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PostPosted: Thu Jan 31, 2013 10:08 am 

Joined: Thu Oct 22, 2009 9:23 pm
Posts: 18
Location: Norfolk, England
Today I have got the Nikon D300s. My favorite lens is the Nikon 16-85 mm. I want a higher resolution. We have all been waited a long time for Nikon upgrade of the D300s, but nothing is published. Of course a Nikon D600 would be nice, but it is all a question of money. The D3200 and D5200 have both got 24 Mp, almost double the megapixels compaired to my Nikon D300s.

Can anyone give me an advice. Is the D600 (full frame) really that much better than the crop sensor type camera?

Nikon D300S, Nikon 16-85 f3,5-5,6 VR, Manfrotto 055 ProB, Giotto MH-652, (Sony RX 100 for snapshots)

PostPosted: Thu Jan 31, 2013 10:23 am 
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Joined: Mon Sep 13, 2010 7:01 pm
Posts: 1249
Location: NW England
Depending what you're shooting, but with a sensor over twice the size, the answer is yes. You'd pronably miss the crop factor if you shoot wildlife & possibly macro though.
Don't get hung up on the megapixel war either........unless you want to print pics the size of a wall. 12mp is more than enough for 99% of folk.

The main thing to consider will be needing better glass to go with it, so it mainly boils down to budget.

Image btw,He who dies with the most toys, WINS!
Nikon D800E & D700 bodies + Nikon 200-400mm F4 VR1, 50mm F1.4G, 16-35mm f/4G VR, 105 F2.8 VR macro, 70-300mm lenses. A couple of filters, Giotto tripod & ballhead. Lowepro Slingshot 302 AW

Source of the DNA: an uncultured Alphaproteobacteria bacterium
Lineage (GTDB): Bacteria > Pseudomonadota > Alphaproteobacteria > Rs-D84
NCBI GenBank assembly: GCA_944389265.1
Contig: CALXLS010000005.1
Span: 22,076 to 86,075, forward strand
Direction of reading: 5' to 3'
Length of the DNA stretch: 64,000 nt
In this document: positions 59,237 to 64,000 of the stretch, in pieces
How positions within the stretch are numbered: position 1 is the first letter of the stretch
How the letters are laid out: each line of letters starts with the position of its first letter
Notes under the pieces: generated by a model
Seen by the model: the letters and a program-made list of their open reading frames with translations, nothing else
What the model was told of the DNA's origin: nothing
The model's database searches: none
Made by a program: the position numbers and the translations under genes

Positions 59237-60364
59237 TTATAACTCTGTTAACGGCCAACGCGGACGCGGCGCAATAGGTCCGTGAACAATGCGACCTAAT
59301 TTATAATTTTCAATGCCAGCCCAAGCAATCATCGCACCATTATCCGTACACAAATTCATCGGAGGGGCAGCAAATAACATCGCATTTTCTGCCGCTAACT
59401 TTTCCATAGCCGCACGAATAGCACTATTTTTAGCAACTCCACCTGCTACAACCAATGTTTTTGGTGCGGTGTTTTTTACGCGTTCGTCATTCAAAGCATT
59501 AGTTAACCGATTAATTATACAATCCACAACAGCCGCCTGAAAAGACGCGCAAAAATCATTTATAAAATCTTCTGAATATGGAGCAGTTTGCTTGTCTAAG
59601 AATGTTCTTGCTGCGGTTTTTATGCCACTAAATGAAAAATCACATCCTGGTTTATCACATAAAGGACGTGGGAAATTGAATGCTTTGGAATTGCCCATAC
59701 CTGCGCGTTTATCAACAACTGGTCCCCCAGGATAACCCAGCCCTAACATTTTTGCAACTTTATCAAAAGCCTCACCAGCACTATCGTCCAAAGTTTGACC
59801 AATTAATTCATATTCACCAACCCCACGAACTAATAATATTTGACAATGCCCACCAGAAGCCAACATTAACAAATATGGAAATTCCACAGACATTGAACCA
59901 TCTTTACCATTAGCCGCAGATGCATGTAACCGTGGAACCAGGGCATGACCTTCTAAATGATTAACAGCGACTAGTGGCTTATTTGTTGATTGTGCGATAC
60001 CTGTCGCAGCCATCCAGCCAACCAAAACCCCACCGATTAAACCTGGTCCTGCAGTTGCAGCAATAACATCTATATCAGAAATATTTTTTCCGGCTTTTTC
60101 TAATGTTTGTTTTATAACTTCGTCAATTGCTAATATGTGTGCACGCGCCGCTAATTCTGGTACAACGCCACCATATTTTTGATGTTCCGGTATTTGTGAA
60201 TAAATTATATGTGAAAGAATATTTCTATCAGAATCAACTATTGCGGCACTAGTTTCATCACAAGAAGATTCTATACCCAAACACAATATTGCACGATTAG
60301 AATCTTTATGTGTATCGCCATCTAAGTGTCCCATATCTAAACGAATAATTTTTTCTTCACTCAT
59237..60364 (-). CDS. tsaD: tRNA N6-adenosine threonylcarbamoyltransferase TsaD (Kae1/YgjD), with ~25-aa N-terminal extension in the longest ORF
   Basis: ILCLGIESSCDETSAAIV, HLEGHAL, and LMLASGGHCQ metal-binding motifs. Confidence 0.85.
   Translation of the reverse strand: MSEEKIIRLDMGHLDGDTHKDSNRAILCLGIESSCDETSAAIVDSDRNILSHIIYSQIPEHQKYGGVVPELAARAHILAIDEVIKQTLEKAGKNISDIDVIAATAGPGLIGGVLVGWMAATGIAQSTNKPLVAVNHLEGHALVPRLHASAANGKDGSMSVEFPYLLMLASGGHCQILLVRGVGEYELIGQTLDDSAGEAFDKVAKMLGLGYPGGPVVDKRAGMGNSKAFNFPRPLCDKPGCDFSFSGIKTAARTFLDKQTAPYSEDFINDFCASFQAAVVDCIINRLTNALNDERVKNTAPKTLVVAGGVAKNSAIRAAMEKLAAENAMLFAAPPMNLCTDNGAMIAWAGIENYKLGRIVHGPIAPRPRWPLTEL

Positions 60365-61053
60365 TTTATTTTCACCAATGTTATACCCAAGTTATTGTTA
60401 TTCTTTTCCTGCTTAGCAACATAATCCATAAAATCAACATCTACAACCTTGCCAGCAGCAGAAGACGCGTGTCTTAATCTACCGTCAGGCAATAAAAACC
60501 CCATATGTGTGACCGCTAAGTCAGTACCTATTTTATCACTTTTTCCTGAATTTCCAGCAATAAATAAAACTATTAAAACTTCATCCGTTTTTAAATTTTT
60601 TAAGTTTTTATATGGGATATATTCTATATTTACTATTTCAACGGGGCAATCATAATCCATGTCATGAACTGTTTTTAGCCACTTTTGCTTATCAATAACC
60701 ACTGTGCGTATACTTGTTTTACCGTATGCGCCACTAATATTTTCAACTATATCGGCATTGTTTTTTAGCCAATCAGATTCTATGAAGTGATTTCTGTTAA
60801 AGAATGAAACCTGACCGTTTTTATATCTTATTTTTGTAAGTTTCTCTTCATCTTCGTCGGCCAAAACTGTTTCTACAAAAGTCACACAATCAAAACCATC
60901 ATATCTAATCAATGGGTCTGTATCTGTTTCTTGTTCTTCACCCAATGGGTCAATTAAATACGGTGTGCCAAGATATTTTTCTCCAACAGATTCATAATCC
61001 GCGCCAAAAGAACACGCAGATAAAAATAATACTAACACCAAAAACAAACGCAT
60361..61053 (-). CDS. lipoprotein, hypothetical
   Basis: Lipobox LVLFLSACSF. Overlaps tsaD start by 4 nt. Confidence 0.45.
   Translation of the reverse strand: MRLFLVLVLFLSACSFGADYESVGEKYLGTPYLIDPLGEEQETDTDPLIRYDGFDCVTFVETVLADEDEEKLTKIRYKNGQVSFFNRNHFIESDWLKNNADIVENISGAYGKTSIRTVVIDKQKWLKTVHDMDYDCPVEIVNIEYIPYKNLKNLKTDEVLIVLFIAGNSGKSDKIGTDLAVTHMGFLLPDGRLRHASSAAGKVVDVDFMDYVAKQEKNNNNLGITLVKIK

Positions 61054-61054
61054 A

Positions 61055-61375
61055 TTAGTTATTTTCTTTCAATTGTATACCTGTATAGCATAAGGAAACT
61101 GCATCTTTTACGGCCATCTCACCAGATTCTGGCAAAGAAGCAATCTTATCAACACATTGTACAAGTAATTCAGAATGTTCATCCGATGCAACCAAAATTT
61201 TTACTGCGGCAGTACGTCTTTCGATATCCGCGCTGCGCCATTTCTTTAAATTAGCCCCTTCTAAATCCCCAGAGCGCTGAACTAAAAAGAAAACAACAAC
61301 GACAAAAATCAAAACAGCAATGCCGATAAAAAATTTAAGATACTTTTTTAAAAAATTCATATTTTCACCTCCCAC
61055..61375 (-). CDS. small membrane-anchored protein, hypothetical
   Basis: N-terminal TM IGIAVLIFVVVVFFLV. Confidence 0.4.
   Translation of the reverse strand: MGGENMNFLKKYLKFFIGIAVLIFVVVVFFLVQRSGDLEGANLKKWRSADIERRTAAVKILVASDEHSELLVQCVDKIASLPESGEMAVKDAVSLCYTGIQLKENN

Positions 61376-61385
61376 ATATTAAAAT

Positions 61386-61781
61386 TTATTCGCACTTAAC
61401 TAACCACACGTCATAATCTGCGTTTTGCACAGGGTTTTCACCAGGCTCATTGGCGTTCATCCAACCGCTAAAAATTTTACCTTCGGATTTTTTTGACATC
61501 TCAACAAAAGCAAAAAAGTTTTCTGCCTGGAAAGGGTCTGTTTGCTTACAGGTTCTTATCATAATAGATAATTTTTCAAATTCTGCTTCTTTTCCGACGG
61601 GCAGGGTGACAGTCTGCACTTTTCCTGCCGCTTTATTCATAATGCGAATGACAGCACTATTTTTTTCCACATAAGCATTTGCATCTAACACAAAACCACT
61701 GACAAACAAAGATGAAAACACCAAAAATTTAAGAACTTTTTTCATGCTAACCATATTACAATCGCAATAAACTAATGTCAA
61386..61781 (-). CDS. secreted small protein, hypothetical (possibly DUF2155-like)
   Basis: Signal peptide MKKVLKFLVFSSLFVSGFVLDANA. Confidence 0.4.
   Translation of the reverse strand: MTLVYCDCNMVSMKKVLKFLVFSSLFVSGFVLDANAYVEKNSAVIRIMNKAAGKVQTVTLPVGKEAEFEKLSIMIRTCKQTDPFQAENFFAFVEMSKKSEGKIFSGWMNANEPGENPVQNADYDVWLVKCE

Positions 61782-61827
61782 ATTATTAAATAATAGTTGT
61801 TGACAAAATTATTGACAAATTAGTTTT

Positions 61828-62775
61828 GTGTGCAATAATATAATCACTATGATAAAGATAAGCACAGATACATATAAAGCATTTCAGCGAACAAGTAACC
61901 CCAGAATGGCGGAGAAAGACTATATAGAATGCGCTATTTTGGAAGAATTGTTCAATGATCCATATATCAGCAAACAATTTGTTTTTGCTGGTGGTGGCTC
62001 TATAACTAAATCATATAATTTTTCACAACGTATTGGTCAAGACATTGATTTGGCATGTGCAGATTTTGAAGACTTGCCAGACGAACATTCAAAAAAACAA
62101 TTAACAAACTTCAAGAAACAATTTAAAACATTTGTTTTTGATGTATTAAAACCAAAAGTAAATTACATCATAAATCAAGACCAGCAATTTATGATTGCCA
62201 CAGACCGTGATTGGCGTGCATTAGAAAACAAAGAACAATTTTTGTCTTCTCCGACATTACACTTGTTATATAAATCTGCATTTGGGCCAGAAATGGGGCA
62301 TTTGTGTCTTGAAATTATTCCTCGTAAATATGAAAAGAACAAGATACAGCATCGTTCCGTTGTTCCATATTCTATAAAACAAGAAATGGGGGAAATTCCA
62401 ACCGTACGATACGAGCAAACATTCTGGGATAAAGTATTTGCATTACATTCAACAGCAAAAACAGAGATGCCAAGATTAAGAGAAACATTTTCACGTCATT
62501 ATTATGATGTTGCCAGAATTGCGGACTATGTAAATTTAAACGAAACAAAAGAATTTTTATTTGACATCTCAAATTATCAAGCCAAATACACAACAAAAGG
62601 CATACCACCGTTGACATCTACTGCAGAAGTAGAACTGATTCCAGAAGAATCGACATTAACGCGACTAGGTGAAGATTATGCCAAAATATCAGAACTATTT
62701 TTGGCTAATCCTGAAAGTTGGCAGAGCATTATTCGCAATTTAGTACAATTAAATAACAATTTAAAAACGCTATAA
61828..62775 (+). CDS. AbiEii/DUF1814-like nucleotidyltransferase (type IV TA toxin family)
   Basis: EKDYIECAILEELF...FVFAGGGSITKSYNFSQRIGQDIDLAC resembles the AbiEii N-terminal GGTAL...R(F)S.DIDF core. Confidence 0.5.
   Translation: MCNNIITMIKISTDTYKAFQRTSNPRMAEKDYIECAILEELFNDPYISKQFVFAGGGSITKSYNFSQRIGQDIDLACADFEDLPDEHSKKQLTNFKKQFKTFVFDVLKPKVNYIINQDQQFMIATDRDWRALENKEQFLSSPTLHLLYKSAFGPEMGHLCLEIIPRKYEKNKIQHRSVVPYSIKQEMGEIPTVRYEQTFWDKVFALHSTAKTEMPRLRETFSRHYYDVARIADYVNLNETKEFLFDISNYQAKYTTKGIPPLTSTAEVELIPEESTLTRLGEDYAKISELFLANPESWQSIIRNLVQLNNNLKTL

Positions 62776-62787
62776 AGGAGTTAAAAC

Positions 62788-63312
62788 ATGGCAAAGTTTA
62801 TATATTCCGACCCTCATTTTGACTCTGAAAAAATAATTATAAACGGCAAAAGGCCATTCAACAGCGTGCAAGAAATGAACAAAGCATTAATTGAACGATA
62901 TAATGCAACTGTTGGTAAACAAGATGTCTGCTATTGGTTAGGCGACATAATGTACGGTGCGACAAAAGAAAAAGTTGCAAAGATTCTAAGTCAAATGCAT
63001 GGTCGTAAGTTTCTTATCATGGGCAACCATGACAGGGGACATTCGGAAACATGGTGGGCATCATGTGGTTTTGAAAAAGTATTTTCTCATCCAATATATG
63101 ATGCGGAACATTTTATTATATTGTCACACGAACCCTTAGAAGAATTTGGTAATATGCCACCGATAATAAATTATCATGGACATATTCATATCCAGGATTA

PostPosted: Fri Feb 01, 2013 1:09 am 

Joined: Thu Jan 26, 2006 10:41 pm
Posts: 372
This is an interesting question, and I could write probably too much on it! I can give a few views based on experience.

Essentially, I think that the D300s represents excellent image quality.

First thing, I have a D90 (same pixels, similar sensor). I think it's still great and use it interchangeably with my 16MP D7000. True, the D7000 can give slightly better definition, but you have to print really large to notice it. In fact, I find my 6MP D40 quite satisfactory.

I think my 16-85 lens is one of the best I've seen (nearer the WA end of its focal lengths) and has superior performance to many fixed focal length lenses.

In fact, I used this combination in a very low light (gallery environment) recently and had really excellent results.

But I have always planned to go full frame and bought a D600 for its reasonably compact size, FX frame and good low light handling. 24MP is great definition, and you can see from the test on this site that it can comfortably out-resolve the 24MP APSC cameras.

Unfortunately, my D600 (and a replacement) had the oil problem. Oil on the sensor is one thing, but when you think about it, it's also being sprayed around the mirrorbox too and doing who knows what harm. My local store (the prominent specialist retailer in Canberra) treated me very well and now I have a D800. Not quite what I was after originally, but it has its own advantages and I'm very happy with it. Very pleasant and portable with the 50/1.8G. But, oil aside, I thought that the D600 had truly excellent image quality and handled low light very well.

If you want super detail, FX is the way to go, but you would need really large prints to see the difference. You would also need very carefully selected lenses to see the benefit. What is easy to see on your 27 inch screen at 100% can be irrelevant even in a fairly large print. Just depends what you want to use it for.

So - we don't know what the "D400" would be like or even if one is on the horizon. The D800 represents the upgrade from your sort of body type (the D600 is closer to the D7000 in body quality). The D800 could also initially use your 16-85 and give higher pixel density while wou acquire new lenses.

But your current camera is excellent. I've probably gone a bit too far in my purchases!

Nikon DSLRs, film cameras from Leica to Linhof

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